“The return of the prodigal father,” the Frankfurter Allgemeine Zeitung headed its rave review of the concert that took place in the Schauspielhaus in Berlin on 31 March 1992, when Sergiu Celibidache returned after a thirty-eight-year absence to conduct Bruckner’s Seventh Symphony with the Berliner Philharmoniker. The reviewer described the occasion as “one of the truly great moments in music”, a point confirmed not only by his many colleagues but also by the audience’s standing ovation.
In 1946, when there was a dearth of conductors in post-war Germany, Celibidache was appointed conductor of the Berliner Philharmoniker. Although he was still a young music student at this time, his appointment proved to be a sensational stroke of good fortune. Conductor and orchestra worked together successfully for the next six years, but in 1954 they had a famous falling-out after the orchestra chose Karajan as Furtwängler’s successor following the latter’s death. Celibidache announced that he would never again conduct the Berliner Philharmoniker, and it required a personal invitation from Germany’s president at the time, Richard von Weizsäcker, to persuade him to change his mind and conduct two benefit concerts. Conductor and orchestra met again at their first rehearsal on the stage of the city’s Schauspielhaus. The atmosphere was electric, marked, as it was, by emotion and perhaps even remorse on the part of those musicians who had been members of the orchestra in 1954. Mixed with these feelings were expectant curiosity and even cautious scepticism on the part of players who were now performing for the very first time under Celibidache.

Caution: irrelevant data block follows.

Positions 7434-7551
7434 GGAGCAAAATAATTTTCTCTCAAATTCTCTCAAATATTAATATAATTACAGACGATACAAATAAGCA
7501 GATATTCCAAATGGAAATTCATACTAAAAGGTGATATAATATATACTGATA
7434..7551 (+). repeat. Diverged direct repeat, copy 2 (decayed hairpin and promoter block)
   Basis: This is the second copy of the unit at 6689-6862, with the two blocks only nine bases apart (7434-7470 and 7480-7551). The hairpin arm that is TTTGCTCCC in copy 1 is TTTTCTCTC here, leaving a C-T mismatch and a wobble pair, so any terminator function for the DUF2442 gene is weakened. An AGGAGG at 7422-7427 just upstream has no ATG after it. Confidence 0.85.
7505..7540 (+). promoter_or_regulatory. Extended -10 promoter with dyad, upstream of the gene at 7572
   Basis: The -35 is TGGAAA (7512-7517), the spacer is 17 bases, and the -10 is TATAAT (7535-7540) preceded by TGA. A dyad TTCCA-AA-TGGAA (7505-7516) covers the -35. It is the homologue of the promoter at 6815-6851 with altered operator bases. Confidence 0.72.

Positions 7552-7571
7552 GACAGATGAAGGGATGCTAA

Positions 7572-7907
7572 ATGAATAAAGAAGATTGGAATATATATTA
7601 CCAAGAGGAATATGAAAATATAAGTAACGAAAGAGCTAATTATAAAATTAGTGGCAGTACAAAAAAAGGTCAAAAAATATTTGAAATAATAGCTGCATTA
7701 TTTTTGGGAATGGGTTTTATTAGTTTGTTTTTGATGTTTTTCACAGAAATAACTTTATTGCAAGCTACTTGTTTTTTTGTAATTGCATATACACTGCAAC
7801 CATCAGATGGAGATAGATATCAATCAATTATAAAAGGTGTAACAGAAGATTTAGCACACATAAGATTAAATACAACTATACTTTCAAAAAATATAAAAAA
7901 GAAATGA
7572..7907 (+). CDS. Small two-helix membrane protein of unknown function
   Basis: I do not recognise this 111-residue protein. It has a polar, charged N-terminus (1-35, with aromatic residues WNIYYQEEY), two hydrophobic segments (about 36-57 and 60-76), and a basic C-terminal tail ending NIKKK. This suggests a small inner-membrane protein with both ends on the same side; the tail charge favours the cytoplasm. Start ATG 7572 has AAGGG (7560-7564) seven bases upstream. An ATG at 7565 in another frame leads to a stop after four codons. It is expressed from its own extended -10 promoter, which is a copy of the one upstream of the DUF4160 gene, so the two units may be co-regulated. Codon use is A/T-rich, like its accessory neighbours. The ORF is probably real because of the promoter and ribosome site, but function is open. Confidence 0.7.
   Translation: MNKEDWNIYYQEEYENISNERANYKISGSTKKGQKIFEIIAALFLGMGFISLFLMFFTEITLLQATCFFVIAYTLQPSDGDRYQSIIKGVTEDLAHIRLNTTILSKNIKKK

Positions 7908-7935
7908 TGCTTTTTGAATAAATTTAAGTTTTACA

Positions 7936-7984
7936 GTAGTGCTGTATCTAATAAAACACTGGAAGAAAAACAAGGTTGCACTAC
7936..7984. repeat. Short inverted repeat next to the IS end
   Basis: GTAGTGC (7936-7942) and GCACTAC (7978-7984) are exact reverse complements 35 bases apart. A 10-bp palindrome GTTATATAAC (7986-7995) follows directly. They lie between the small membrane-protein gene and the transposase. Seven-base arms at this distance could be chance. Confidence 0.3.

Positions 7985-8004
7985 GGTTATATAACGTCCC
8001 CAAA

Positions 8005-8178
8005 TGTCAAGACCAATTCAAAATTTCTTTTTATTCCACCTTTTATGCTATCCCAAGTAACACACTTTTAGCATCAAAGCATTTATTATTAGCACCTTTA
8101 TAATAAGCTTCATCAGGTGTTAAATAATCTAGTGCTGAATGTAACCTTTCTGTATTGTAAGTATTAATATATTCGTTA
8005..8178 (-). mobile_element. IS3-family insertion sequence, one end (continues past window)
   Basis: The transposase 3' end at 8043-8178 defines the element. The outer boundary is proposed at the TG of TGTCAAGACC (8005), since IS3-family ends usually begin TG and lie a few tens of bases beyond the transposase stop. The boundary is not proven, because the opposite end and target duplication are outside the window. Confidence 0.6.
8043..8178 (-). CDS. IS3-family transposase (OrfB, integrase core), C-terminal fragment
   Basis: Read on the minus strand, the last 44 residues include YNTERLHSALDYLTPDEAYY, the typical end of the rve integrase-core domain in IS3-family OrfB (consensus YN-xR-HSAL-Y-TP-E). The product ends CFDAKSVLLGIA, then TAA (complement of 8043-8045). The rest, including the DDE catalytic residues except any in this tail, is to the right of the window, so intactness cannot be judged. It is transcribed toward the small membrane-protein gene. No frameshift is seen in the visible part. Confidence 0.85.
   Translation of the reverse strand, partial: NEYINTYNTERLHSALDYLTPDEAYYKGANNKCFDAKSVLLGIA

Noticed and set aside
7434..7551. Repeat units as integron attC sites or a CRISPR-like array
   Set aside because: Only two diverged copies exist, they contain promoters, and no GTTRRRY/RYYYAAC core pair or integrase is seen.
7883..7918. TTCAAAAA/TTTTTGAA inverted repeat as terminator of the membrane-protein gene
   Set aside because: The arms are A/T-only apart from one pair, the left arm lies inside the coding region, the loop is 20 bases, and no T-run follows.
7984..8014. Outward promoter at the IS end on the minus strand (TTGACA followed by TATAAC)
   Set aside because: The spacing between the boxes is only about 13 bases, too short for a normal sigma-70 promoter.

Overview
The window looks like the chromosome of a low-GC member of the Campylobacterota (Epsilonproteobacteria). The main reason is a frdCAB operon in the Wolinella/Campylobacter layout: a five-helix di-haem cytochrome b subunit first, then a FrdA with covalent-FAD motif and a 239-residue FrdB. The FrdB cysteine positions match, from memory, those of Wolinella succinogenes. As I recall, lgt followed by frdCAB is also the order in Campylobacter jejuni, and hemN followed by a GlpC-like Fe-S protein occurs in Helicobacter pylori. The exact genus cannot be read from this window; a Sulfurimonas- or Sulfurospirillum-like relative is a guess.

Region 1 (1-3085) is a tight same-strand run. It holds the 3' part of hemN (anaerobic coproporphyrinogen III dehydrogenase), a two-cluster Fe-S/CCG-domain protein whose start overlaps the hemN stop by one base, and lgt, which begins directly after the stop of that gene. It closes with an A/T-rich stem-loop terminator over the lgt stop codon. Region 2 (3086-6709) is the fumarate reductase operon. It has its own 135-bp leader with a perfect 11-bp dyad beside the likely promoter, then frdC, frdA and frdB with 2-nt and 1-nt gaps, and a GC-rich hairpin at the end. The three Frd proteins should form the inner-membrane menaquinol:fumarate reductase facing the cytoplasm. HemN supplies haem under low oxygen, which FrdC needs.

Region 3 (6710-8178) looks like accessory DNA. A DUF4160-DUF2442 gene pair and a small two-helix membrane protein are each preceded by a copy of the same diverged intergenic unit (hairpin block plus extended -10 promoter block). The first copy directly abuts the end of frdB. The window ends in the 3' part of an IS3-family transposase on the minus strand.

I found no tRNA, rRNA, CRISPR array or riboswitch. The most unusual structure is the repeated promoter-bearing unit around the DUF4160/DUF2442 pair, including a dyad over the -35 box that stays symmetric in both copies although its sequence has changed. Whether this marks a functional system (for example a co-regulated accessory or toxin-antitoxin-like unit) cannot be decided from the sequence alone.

They spent more than thirty minutes working in detail on only the first few bars of the symphony, but by the end of that time it was already clear that Celibidache was one of the leading Brucknerians of all time. Working with other orchestras, notably the Munich Philharmonic with which he was closely associated for many years, he had evolved a contemplative style of music-making that shed light on every corner of the score, an approach that refused to admit of any compromise even with an exceptional orchestra like the Berliner Philharmoniker. They allowed their actions to be guided by the music, letting what Celibidache himself called “Bruckner’s long phrases play out to their spiritual conclusion so that the end is then the inevitable consequence of the combination of the symphonic conflict and its inherent antinomies”. Both historically and musically, the result was a unique event and one that truly deserved to be captured for posterity in both picture and sound.